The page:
PHI 3200 A Right To Experimental Drugs

PHI 3200 A Right to Experimental Drugs

Medical science has made significant strides, but much remains to be achieved. Clinical trials and research studies, overseen by regulatory bodies like the FDA, are crucial for evaluating new treatments and interventions. These trials involve individuals who meet specific criteria, ensuring accurate results.

Unfortunately, not everyone qualifies for participation in clinical trials, and this exclusion can present challenges for individuals seeking relief or life-extending alternatives for their illnesses. The options for those not meeting the specific requirements may be limited, and access to experimental drugs may be restricted. This raises an ethical dilemma: Should non-qualified patients be allowed access to experimental drugs?

PHI 3200 A Right to Experimental Drugs

When grappling with complex decisions involving patients, healthcare providers rely on fundamental moral principles such as nonmaleficence (not harm), beneficence (do good), justice (fairness), and autonomy (respect for individual decision-making).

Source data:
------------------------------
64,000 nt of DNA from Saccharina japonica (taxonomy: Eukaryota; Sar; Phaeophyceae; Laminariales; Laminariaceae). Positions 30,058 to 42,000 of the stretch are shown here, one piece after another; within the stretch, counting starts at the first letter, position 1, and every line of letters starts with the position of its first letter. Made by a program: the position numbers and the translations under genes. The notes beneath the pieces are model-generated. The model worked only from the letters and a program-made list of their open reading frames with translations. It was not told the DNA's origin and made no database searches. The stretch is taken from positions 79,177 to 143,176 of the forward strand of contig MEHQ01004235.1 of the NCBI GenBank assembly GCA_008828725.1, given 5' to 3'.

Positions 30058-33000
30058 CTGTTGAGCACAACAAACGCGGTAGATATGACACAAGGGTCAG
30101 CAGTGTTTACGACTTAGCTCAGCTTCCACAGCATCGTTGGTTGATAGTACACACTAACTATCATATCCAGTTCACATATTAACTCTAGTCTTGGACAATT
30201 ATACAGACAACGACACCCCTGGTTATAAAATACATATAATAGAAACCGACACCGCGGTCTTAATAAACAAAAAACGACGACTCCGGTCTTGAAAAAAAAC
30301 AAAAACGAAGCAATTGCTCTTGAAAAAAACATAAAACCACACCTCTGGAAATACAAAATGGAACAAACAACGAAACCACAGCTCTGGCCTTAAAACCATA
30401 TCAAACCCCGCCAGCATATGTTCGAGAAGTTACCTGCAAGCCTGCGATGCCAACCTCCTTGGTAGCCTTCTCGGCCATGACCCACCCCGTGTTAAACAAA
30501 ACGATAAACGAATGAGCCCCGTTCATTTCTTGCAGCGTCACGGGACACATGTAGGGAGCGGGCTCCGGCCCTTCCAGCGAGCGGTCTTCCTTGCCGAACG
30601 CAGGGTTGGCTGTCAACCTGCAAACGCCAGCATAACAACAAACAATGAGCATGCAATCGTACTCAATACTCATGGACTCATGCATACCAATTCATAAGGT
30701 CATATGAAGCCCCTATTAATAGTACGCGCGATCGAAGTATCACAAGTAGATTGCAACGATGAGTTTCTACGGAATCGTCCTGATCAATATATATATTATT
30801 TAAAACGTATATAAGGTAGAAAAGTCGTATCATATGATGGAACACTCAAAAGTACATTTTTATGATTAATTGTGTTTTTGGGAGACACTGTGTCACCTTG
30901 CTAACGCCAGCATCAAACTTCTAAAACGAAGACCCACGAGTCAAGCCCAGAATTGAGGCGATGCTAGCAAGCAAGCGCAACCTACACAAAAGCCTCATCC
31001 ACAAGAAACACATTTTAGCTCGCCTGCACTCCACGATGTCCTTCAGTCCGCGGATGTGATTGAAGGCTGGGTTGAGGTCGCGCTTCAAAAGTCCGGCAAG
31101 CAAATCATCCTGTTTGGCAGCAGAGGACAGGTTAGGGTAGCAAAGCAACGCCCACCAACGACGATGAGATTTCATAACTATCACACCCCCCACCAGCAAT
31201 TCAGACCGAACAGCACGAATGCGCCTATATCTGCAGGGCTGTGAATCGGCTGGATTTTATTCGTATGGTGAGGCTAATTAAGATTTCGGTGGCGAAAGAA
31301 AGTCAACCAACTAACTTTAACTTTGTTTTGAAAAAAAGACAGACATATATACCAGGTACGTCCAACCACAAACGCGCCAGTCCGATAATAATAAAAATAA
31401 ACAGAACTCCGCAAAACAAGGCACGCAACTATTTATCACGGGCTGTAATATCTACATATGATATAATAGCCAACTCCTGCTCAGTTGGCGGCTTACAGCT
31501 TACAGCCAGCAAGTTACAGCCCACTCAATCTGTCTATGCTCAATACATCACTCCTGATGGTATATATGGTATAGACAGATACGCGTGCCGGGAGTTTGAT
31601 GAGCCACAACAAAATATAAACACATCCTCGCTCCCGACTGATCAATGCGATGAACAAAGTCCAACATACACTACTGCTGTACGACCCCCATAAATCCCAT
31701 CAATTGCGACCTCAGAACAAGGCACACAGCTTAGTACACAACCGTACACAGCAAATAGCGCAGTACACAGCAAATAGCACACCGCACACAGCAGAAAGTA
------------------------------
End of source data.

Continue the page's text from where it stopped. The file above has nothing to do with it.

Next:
Additionally, ethical theories like utilitarianism, Kant or Ross’ ethics, deontology, and natural law guide clinicians in applying these principles to patient care. By considering these principles and theories, healthcare providers ensure that patients are not unjustly harmed, are treated fairly, and that their decision-making and treatment choices are respected.

Clinicians should carefully weigh the ethical theories of utilitarianism and autonomy for unqualified patients seeking access to experimental drugs. Utilitarianism suggests that allowing these patients access to experimental medicines offers a potential solution to alleviate their suffering and promote happiness. It may be ethically acceptable. These individuals could be considered for compassionate use of experimental drugs outside the formal clinical trials, provided that the benefits outweigh the potential risks (Moynihan, 2020). 

PHI 3200 A Right to Experimental Drugs

Although the outcomes cannot be guaranteed, patients should have the option and right to exercise autonomy in making decisions about their bodies and participating in research studies while also considering their moral and religious beliefs. Informed consent, obtained through a transparent and comprehensive discussion between physicians and patients, is vital in ensuring patients fully understand the risks, benefits, and potential alternatives associated with experimental treatments.